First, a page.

Loopholes / Hacks – reddit, r/AskReddit

DMV Hack
cad908
NY State had a glitch in their Motor Vehicle system for a while. If you got a moving violation, you would plead guilty, and overpay it by $5. They would send you back a check for $5, but you don’t cash it. They would not apply points to your license until the case was fully adjudicated. If you waited until a year passed, and then cashed it, those points would roll off, so you would never actually have any points showing on your license.

mikkeman
It amazes me how people are able to find these kind of loopholes.

BlakeClass
It’s almost always people working there. A clerk sees 100’s of tickets paid a week, all it takes is one getting over paid and the clerk sees a ‘points pending’ status. The clerk then gets a thought of “what if they never cash the check?”… and a loophole is born. To my knowledge this is also how most hacking works.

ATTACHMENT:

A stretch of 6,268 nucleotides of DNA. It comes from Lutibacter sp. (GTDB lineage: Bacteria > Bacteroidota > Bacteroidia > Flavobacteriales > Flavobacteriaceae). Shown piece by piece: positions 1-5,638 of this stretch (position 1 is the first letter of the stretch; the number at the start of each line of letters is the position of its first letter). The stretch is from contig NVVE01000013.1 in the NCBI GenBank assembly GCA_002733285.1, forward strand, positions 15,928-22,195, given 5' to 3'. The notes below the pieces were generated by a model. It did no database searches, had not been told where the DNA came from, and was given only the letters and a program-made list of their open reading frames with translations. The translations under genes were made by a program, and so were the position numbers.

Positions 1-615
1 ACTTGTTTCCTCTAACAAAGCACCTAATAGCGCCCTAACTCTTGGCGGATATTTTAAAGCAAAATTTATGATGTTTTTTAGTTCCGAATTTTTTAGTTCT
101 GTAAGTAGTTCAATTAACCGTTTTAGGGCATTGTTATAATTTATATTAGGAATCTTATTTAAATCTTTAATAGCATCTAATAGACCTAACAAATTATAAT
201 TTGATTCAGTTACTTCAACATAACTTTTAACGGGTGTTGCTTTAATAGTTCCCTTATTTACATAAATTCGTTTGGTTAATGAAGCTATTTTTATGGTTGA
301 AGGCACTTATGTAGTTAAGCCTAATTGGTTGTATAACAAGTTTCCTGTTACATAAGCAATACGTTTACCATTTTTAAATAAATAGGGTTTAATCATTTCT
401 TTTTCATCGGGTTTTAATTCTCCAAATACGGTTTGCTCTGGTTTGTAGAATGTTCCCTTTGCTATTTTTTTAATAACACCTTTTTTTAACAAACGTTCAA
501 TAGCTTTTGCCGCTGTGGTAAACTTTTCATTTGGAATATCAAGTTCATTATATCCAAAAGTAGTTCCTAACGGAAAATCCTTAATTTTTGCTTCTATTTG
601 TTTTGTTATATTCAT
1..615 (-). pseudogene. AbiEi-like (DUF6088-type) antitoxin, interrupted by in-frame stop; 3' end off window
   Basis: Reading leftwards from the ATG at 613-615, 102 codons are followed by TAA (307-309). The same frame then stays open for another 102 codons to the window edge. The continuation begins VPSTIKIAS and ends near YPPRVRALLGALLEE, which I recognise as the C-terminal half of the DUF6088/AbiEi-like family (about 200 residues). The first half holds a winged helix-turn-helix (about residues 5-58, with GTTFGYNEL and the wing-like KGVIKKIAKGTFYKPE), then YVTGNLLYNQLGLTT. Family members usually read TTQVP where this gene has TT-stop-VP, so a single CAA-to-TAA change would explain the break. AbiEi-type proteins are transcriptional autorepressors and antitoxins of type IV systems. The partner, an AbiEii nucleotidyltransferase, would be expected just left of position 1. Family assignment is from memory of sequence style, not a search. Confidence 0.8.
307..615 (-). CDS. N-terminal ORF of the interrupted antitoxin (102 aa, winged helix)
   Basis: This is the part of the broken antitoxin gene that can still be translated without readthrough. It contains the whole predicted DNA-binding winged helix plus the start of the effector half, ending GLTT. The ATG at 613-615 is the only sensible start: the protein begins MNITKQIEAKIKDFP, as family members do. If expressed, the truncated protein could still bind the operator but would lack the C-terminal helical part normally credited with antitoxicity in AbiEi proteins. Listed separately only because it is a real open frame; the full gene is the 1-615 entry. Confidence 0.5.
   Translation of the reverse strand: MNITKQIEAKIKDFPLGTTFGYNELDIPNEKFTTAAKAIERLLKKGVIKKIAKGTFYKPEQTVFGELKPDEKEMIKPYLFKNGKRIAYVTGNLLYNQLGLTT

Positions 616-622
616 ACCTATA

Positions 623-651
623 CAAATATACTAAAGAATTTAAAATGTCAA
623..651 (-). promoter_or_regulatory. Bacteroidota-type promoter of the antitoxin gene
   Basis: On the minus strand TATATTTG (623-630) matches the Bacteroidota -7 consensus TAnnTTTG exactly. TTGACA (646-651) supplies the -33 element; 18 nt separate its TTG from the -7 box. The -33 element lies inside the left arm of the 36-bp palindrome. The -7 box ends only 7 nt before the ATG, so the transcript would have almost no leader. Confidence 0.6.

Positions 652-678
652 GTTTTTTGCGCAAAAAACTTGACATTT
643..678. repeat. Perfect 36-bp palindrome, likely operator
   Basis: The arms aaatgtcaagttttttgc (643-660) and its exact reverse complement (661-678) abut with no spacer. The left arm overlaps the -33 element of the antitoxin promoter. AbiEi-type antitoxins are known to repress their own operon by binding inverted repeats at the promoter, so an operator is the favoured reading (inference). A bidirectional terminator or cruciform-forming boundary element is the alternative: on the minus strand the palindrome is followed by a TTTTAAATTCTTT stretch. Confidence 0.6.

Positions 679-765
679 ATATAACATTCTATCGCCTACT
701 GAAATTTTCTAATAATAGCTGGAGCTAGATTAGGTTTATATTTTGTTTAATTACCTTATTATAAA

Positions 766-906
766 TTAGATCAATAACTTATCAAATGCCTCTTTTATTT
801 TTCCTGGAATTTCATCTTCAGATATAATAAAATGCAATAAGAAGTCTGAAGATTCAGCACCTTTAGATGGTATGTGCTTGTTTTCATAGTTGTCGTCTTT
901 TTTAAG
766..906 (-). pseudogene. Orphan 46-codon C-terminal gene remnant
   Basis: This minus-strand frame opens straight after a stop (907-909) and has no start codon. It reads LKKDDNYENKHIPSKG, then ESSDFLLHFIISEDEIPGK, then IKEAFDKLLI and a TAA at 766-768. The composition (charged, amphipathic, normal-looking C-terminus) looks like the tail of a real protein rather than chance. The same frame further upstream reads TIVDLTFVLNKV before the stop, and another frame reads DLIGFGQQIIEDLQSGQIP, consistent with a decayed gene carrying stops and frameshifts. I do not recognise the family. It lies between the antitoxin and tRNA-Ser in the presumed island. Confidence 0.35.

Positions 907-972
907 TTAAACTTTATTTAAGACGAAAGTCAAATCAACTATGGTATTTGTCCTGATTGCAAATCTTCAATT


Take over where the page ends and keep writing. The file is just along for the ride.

Airport Hack
prvacya
I still use the loophole of jumping on a shuttle bus out of LAX to a parking garage(/or hotel, yes) and then calling an Uber/Lyft from there to avoid the airport prices. Brings the ride home down to $10 from $40.

lionheart832
Here at my airport in st Louis, I literally just walk the 3 blocks down to the gas station and save about 25 bucks bc those airport prices are ridic

Bar Hack
ATLL2112
Was at a bar. They ran a $2 shot special for any of the house stuff. I like vodka tonics though. However, those are $6.

Me, having taken Algebra I twice, knew $2<$6. I ask the bartender how much she’ll charge me for tonic water. She replies, “nothing”.

I proceed to order a $2 shot of vodka and a free glass of tonic water.

Johntanamo_Bay
‘Having taken Algebra twice’ killed me. Thanks for the laugh.

Jumpinjaxs890
I thought it was a state requirement to take it two times.

Xfetzek17